Internal Temperatures of Cooked Food

Meat Thermometers

A meat thermometer (every kitchen should have one) is the best way to know what is going on inside your meat.  They are also known as Instant-Read Pocket Thermometers and can be purchased in grocery stores, kitchen stores, and online for under $10.00.  Think about it, you probably paid more for meat for two than you would for a thermometer, so why take a chance of over or under cooking the meat?

So how do you use a meat thermometer?
1. Choose one that has a range of 0 degrees F to 220 degrees F
2. Check the internal temperature of the food near the end of the cooking process.
3. Place the thermometer in the thickest part of the meat or in the center of the food to get a true reading.  Do not touch the bone with the stem of the thermometer, this will give a false reading.
4. Leave the thermometer in the food for 15 seconds to get an accurate reading.
5. Check the temperature of large cuts of meat in two or more locations to be sure.
6. Wash and sanitize the thermometer each time you check the temperature of the food.
7. Refer to the temperature guidelines below for desired results.

Calibrating
When using a food thermometer you will need to be sure it is calibrated.  Calibrating is an easy process done either by using ice water or boiling water.  Calibrate your thermometer every time you use it and whenever it is bumped or dropped.  If you do you will know it is telling you the correct temperature.

Ice Water Calibration
1. Fill a cup with ice cubes.
2. Fill the cup with water.
3. Put the stem of the thermometer 2 inches in the ice water and wait 30 seconds.
4. The thermometer should read 32 degrees F.
5. If it reads 32 degrees F then you are good to go.  If not see the Adjusting Diagram.

Boiling Water Calibration
1. Bring a pot of water to boil.
2. Put the stem of the thermometer 2 inches in the boiling water and wait 30 seconds.
3. The thermometer should read 212 degrees F.
5. If it reads 212 degrees F then you are good to go.  If not see the Adjusting Diagram.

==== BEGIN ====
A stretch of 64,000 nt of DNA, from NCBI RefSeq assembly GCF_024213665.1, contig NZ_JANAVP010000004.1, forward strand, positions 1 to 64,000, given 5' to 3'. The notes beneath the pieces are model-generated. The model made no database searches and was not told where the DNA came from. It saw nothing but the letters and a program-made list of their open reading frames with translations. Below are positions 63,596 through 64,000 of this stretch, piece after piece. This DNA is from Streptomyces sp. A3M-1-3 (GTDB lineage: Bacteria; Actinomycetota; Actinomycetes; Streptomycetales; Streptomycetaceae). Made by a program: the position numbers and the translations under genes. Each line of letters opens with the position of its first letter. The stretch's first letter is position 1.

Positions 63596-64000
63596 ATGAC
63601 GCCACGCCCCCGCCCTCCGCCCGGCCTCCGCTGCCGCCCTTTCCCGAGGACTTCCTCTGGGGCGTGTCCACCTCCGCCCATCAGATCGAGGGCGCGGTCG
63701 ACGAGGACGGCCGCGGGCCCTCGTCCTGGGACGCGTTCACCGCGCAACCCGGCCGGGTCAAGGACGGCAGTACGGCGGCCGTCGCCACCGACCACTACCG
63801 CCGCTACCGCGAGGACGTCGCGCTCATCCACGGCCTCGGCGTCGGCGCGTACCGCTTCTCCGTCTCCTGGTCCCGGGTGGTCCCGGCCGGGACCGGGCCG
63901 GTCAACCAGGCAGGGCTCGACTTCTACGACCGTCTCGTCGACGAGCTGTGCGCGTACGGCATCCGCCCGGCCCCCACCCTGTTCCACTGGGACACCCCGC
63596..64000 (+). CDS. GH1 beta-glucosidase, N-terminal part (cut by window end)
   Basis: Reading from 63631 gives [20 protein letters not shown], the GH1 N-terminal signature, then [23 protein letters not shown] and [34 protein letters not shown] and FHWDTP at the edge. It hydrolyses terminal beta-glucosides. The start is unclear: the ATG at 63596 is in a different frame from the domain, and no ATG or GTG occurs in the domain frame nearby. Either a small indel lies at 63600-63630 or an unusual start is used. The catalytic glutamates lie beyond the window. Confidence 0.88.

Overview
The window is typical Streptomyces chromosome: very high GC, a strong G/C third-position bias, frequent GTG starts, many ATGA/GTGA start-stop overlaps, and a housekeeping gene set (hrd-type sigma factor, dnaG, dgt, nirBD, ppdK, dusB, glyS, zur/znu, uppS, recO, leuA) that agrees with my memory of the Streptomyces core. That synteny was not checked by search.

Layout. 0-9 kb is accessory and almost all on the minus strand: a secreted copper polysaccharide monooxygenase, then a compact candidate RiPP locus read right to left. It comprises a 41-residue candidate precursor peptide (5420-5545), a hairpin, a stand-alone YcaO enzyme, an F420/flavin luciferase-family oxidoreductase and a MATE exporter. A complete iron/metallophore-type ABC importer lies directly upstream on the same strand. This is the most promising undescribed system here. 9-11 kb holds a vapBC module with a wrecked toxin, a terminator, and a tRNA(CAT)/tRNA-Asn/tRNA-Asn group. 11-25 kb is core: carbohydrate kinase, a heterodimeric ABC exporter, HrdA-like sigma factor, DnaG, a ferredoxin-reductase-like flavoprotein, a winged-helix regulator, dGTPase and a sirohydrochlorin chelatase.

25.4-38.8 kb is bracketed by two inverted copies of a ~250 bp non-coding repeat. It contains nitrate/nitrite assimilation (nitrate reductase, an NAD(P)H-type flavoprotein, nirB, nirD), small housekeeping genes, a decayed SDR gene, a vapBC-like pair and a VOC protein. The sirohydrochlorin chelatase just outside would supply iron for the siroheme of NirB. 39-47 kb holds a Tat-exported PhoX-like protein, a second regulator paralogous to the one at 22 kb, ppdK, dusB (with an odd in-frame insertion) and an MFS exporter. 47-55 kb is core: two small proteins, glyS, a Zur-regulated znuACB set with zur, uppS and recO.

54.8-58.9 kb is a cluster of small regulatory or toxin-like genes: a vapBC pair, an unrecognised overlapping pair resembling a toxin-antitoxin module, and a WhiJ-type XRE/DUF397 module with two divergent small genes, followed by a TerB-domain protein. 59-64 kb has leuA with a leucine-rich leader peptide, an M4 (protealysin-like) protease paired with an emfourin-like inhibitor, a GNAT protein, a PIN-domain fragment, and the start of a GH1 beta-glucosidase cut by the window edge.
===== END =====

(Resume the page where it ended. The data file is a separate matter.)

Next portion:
Adjusting Diagram
1. While holding the head, use pliers or a wrench and turn the nut on the back of the thermometer until the needle reads 32 degrees F for the ice water or 212 degrees for the boiling water.
2. Test the thermometer in the ice water or boiling water to see if it needs more adjusting once more.


This simple, inexpensive tool can help make a dining experience memorable.  Below is an Internal Temperature Guide for meats to be removed from the heat (cooking source) and allowed to rest.  The meat should “rest” for about five minutes for smaller cuts (Steaks, Chicken Breast, Chicken Legs, Fish, Hamburgers) and up to 45 minutes for larger cuts (Whole Chicken, Prime Rib, Whole Turkey).  During the resting process the meat will continue to cook and the temperature will rise but this resting process will also allow the meat to relax.

Internal Temperature Guide
(for Meats to be Removed From the Heat and Allowed to Rest)

Rare Beef                    115 Degrees F
Medium Rare Beef   120 Degrees F
Medium Beef             125 Degrees F
Medium Well Beef   130 Degrees F
Well Done Beef        140 Degrees F

Lamb                          125 Degrees F
Pork                            140 Degrees F
Fish                            125 Degrees F
Chicken / Turkey    165 Degrees F